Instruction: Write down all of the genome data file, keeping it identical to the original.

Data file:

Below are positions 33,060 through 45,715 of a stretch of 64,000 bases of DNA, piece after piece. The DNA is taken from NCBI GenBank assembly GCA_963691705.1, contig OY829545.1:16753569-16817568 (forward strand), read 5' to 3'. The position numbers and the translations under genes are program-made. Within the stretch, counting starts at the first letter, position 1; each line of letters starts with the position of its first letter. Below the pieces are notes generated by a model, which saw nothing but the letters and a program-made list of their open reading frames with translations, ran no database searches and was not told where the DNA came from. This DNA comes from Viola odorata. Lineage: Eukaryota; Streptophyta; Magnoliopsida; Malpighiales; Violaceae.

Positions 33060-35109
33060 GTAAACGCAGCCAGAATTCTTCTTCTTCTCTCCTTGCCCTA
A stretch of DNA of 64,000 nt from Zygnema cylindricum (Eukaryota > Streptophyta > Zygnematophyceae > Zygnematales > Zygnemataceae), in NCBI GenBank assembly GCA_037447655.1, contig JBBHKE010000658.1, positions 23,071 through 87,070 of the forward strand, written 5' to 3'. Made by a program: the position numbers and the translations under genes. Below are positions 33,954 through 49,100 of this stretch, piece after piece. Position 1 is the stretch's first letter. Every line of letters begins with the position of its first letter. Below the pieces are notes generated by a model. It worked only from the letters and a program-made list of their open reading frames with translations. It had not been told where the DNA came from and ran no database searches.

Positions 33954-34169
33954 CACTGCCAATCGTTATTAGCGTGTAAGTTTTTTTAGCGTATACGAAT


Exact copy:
Below are positions 33,060 through 45,715 of a stretch of 64,000 bases of DNA, piece after piece. The DNA is taken from NCBI GenBank assembly GCA_963691705.1, contig OY829545.1:16753569-16817568 (forward strand), read 5' to 3'. The position numbers and the translations under genes are program-made. Within the stretch, counting starts at the first letter, position 1; each line of letters starts with the position of its first letter. Below the pieces are notes generated by a model, which saw nothing but the letters and a program-made list of their open reading frames with translations, ran no database searches and was not told where the DNA came from. This DNA comes from Viola odorata. Lineage: Eukaryota; Streptophyta; Magnoliopsida; Malpighiales; Violaceae.

Positions 33060-35109
33060 GTAAACGCAGCCAGAATTCTTCTTCTTCTCTCCTTGCCCTA
A stretch of DNA of 64,000 nt from Zygnema cylindricum (Eukaryota > Streptophyta > Zygnematophyceae > Zygnematales > Zygnemataceae), in NCBI GenBank assembly GCA_037447655.1, contig JBBHKE010000658.1, positions 23,071 through 87,070 of the forward strand, written 5' to 3'. Made by a program: the position numbers and the translations under genes. Below are positions 33,954 through 49,100 of this stretch, piece after piece. Position 1 is the stretch's first letter. Every line of letters begins with the position of its first letter. Below the pieces are notes generated by a model. It worked only from the letters and a program-made list of their open reading frames with translations. It had not been told where the DNA came from and ran no database searches.

Positions 33954-34169
33954 CACTGCCAATCGTTATTAGCGTGTAAGTTTTTTTAGCGTATACGAAT